Journal of Marine Systems     Hybrid Journal   (Followers: 10)
Earth Interactions     Open Access   (Followers: 10)
Australian Journal of Earth Sciences: An International Geoscience Journal of the Geological Society of Australia     Hybrid Journal   (Followers: 10)
Bulletin of Earthquake Engineering     Hybrid Journal   (Followers: 10)
Lithos     Hybrid Journal   (Followers: 9)
Journal of Seismology     Hybrid Journal   (Followers: 9)
Limnology     Hybrid Journal   (Followers: 9)
Physik in unserer Zeit     Hybrid Journal   (Followers: 9)
Acta Geophysica     Hybrid Journal   (Followers: 9)
Journal of Contemporary Physics (Armenian Academy of Sciences)     Hybrid Journal   (Followers: 9)
Geotectonics     Hybrid Journal   (Followers: 9)
Facies     Hybrid Journal   (Followers: 9)
Comptes Rendus : Geoscience     Open Access   (Followers: 9)
Journal of Geodesy     Hybrid Journal   (Followers: 9)
Georisk: Assessment and Management of Risk for Engineered Systems and Geohazards     Hybrid Journal   (Followers: 8)
Geophysical & Astrophysical Fluid Dynamics     Hybrid Journal   (Followers: 8)
Natural Resources Research     Hybrid Journal   (Followers: 8)
Geobiology     Hybrid Journal   (Followers: 8)
Quaternary Geochronology     Hybrid Journal   (Followers: 8)
Earthquake Engineering and Engineering Vibration     Hybrid Journal   (Followers: 8)
Geophysical Prospecting     Hybrid Journal   (Followers: 7)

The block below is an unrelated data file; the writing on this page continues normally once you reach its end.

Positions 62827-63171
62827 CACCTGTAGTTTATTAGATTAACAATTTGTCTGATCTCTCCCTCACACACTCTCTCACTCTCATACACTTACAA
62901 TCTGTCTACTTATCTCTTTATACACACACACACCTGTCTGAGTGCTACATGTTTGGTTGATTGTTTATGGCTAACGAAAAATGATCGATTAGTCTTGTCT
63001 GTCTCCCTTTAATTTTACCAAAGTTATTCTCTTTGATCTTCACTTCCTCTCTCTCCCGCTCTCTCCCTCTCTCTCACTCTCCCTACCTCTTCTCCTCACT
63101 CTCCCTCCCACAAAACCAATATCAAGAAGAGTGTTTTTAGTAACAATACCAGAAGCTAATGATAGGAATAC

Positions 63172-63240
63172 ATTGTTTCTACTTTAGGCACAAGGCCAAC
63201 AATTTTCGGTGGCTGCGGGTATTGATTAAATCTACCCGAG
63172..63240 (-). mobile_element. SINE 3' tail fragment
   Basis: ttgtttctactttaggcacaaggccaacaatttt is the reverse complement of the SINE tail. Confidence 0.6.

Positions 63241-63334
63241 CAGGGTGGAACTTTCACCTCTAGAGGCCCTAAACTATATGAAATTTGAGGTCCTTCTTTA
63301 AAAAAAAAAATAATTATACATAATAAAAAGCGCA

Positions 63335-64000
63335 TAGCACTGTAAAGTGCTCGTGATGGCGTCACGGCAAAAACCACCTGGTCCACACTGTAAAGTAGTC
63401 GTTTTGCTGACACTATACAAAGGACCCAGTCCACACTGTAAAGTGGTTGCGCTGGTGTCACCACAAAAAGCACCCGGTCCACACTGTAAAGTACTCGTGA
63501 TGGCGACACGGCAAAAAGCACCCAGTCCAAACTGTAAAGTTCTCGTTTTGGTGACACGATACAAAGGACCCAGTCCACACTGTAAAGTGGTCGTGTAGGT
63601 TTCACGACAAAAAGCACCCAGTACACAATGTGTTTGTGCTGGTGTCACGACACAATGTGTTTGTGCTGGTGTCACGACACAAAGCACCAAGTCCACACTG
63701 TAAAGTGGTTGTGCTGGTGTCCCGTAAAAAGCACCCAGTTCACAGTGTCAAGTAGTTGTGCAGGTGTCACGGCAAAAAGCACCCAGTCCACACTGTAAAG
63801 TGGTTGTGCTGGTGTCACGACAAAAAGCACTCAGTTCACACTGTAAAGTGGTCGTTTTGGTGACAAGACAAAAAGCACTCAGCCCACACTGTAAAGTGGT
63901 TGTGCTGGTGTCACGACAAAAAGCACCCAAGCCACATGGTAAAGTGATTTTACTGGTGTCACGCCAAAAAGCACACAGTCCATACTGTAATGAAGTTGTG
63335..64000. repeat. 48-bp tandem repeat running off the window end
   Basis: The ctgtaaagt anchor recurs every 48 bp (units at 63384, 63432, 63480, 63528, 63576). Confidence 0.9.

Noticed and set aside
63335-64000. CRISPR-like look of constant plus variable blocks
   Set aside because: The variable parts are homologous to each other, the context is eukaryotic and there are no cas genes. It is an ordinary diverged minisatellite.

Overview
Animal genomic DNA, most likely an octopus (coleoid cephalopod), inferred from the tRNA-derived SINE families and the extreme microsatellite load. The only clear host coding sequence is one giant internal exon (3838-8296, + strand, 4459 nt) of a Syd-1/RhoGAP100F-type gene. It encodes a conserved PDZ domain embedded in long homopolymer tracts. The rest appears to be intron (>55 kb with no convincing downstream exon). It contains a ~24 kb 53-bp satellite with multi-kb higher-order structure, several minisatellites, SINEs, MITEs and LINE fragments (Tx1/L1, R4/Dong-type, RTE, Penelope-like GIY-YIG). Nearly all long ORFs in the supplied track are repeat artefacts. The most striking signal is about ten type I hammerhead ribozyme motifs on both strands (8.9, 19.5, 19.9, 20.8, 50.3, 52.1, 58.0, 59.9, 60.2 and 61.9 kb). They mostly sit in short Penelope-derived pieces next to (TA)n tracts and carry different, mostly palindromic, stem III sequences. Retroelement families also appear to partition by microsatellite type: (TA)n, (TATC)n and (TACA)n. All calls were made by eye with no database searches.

International Journal of Geomechanics     Full-text available via subscription   (Followers: 7)
Physics of the Solid State     Hybrid Journal   (Followers: 7)
Acta Geotechnica     Hybrid Journal   (Followers: 7)
Plasma Physics Reports     Hybrid Journal   (Followers: 7)
Precambrian Research     Hybrid Journal   (Followers: 7)
Journal of Systematic Palaeontology     Hybrid Journal   (Followers: 7)
Applied Ocean Research     Hybrid Journal   (Followers: 7)
Rock Mechanics and Rock Engineering     Hybrid Journal   (Followers: 7)
Journal of Coastal Conservation     Hybrid Journal   (Followers: 6)
Journal of Geodynamics     Hybrid Journal   (Followers: 6)
Ocean Engineering     Hybrid Journal   (Followers: 6)
Petrology     Full-text available via subscription   (Followers: 6)
Applied Clay Science     Hybrid Journal   (Followers: 6)
Journal of Sea Research     Hybrid Journal   (Followers: 6)
Geochemistry : Exploration, Environment, Analysis     Hybrid Journal   (Followers: 6)
Ocean Dynamics     Hybrid Journal   (Followers: 6)
Chinese Geographical Science     Hybrid Journal   (Followers: 6)
Geo-Marine Letters     Hybrid Journal   (Followers: 6)
Marine and Freshwater Research     Hybrid Journal   (Followers: 6)
Resource Geology     Hybrid Journal   (Followers: 6)
Computational Mathematics and Mathematical Physics     Hybrid Journal   (Followers: 5)
Terra Nova     Hybrid Journal   (Followers: 5)
Geochemistry     Hybrid Journal   (Followers: 5)
Geofluids     Open Access   (Followers: 5)
Permafrost and Periglacial Processes     Hybrid Journal   (Followers: 5)
Zeitschrift für Geomorphologie     Full-text available via subscription   (Followers: 5)
Marine Geophysical Researches     Hybrid Journal   (Followers: 5)
Island Arc     Hybrid Journal   (Followers: 5)
Energy Exploration & Exploitation     Open Access   (Followers: 4)
Organic Geochemistry     Hybrid Journal   (Followers: 4)
Journal of Marine Science and Technology     Hybrid Journal   (Followers: 4)
Letters in Mathematical Physics     Hybrid Journal   (Followers: 4)
Limnologica     Hybrid Journal   (Followers: 4)